O'Reilly: How Did Soltys Get Into the U.S.?

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This is a partial transcript from The O'Reilly Factor, August 21, 2001.

BILL O’REILLY, HOST:  Why the heck was Nikolay Soltys in this country? The accused killer of five didn't have a job. Apparently, he was rejected by the Ukrainian army and had a history of domestic violence. Yet as millions of responsible foreigners wait for U.S. visas, Soltys is here killing people, according to eye witnesses.

Joining us now from Philadelphia is Professor Ed Turzanski, who teaches Poli Sci at Lasalle University and who is an expert on Russian immigration.

115,000 Ukraine citizens have come to the USA, professor, since the Soviet Union dissolved. Why so many? How are they getting in here?

ED TURZANSKI, LASALLE UNIVERSITY PROFESSOR: They're getting in, Bill, because the Congress sets preference numbers for each country, whose determined that the former Soviet Union should get an allotment. And it's a way of providing a safety valve for that part of the world. And also, there are preferences within which immigration falls. And family reunification is a high priority for us in terms of immigration.

And this particular immigrant, it appears as if he came in through a family reunification preference.

O'REILLY: Well, you know, it's murky. We don't know exactly, the INS hasn't released its record of this guy. But why the Ukraine? What good does it do the USA to allow the Ukraine to send so many people here?

TURZANSKI: Well, it's not just Ukraine. It's the former Soviet Union.

O'REILLY: Yes, but listen to this, professor, 98,000 from Russia itself, all right? Russia is 10 times larger than the Ukraine. 115,000 from the Ukraine. For some reason, the Ukraine's getting this preference you mentioned. Do you know why?

TURZANSKI: No, I don't. And it does surprise me that the number is that high. Although I will mention that throughout the period of the Soviet Union, Russia itself, specifically Russian Jews, had a very large number. And what tends to happen is, the government plays catch up after a while.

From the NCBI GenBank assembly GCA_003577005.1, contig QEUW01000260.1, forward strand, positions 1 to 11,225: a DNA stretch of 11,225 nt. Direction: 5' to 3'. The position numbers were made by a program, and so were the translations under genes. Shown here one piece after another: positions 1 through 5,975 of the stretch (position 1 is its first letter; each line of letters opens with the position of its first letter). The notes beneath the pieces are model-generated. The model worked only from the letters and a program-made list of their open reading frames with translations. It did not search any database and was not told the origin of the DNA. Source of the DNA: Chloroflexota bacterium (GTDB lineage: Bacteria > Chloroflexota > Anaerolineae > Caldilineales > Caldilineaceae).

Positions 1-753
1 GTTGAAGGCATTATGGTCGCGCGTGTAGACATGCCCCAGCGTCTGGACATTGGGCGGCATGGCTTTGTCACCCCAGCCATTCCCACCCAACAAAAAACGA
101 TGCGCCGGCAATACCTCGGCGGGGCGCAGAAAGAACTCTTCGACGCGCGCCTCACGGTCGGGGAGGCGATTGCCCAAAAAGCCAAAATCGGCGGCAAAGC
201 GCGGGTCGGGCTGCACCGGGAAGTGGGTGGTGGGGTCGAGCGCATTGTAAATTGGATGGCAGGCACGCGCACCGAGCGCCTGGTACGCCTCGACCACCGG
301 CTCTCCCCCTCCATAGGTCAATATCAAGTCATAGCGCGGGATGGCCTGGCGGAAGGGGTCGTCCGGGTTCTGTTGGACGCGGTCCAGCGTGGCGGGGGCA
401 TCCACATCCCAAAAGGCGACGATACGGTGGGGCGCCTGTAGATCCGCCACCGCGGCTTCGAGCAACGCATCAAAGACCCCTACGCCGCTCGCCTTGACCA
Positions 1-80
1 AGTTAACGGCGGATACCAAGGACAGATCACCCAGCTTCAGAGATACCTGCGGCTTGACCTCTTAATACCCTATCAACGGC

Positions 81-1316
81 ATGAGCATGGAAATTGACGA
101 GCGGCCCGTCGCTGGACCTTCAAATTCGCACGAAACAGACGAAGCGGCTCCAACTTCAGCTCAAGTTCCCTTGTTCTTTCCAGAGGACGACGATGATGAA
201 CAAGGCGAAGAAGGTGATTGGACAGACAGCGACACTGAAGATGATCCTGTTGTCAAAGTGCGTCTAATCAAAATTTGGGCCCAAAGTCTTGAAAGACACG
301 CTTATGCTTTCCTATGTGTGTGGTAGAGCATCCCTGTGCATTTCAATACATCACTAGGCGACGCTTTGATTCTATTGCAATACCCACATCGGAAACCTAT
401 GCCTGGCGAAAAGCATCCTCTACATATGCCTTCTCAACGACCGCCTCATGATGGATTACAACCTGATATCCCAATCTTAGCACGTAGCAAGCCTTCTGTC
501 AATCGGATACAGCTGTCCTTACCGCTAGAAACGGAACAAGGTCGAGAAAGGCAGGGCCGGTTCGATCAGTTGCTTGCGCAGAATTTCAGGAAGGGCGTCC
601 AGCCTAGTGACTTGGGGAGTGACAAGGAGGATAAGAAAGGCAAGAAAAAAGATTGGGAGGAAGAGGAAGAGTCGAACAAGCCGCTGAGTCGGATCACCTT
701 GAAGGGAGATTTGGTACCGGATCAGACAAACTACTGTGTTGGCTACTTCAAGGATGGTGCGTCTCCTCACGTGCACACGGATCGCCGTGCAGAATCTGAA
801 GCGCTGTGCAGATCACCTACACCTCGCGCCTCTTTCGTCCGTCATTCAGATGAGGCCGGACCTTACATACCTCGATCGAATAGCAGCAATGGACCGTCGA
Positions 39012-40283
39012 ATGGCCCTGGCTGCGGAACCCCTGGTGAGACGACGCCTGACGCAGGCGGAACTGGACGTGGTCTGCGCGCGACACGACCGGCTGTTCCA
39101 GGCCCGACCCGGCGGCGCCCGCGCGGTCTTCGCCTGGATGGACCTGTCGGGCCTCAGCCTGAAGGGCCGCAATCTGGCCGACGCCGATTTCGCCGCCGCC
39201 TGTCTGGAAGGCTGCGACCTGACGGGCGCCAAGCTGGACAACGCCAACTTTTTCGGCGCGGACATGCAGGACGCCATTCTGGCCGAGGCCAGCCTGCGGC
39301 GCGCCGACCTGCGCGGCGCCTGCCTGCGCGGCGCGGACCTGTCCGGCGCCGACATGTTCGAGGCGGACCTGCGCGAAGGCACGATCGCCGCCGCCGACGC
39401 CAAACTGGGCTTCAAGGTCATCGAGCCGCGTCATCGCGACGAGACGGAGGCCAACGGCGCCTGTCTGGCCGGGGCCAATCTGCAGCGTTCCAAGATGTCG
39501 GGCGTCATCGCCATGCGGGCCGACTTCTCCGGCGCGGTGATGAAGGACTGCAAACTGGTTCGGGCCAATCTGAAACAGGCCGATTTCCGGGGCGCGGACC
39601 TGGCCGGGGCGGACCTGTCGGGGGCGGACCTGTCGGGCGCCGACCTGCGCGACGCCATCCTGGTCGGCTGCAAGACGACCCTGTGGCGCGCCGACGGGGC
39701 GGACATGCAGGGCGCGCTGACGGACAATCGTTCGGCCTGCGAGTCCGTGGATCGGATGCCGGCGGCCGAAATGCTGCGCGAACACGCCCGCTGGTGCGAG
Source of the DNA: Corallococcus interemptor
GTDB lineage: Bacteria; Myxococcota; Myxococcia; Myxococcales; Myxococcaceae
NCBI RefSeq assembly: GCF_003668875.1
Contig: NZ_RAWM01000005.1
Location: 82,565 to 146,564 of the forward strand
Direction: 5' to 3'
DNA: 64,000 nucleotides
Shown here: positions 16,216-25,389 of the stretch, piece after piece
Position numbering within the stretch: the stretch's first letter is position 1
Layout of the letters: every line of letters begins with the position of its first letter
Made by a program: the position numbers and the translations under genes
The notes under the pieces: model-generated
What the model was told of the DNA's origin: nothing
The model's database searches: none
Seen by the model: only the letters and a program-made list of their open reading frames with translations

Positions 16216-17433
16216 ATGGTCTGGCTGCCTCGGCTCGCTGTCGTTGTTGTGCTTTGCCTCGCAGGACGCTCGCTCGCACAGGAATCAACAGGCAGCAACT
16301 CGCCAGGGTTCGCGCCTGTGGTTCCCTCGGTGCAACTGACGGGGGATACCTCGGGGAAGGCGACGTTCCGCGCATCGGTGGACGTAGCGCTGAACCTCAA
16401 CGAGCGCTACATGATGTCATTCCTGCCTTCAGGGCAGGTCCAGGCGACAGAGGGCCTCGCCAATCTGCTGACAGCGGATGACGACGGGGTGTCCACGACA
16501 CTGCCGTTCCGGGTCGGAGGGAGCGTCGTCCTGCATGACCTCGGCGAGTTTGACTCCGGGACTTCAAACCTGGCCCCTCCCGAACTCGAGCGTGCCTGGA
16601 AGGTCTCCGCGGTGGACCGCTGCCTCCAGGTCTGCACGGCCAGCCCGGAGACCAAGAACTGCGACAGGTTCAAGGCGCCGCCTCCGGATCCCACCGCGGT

O'REILLY: All right, but I understand the Russian Jew thing because the Soviet Union was brutal on the Jews. And they wanted to go and get out of there. And it was a human -- I don't understand the Ukraine. I don't understand how Nikolay Soltys, unemployed, army won't take him in the Ukraine, history of domestic abuse, comes here. He leaves his wife and kid back in the Ukraine. Then they join him. They didn't even want to come over here, but somehow he got him here. And then he shoots five people.

I mean, I'm not getting this. Don't the INS check these people out?

TURZANSKI: They do, but they depend on people who support these immigrants, that is to say the family members who want them over here, to be honest in terms of their assessment of what this person's like. And again, we don't know too much about this guy, Soltys, but it appears as if he had been charged, but not convicted of several crimes. And if a conviction doesn't appear, then it's then the immigration people are very dependent on these family members, who brought him here in the first place.

O'REILLY: I know people...

TURZANSKI: To be responsible.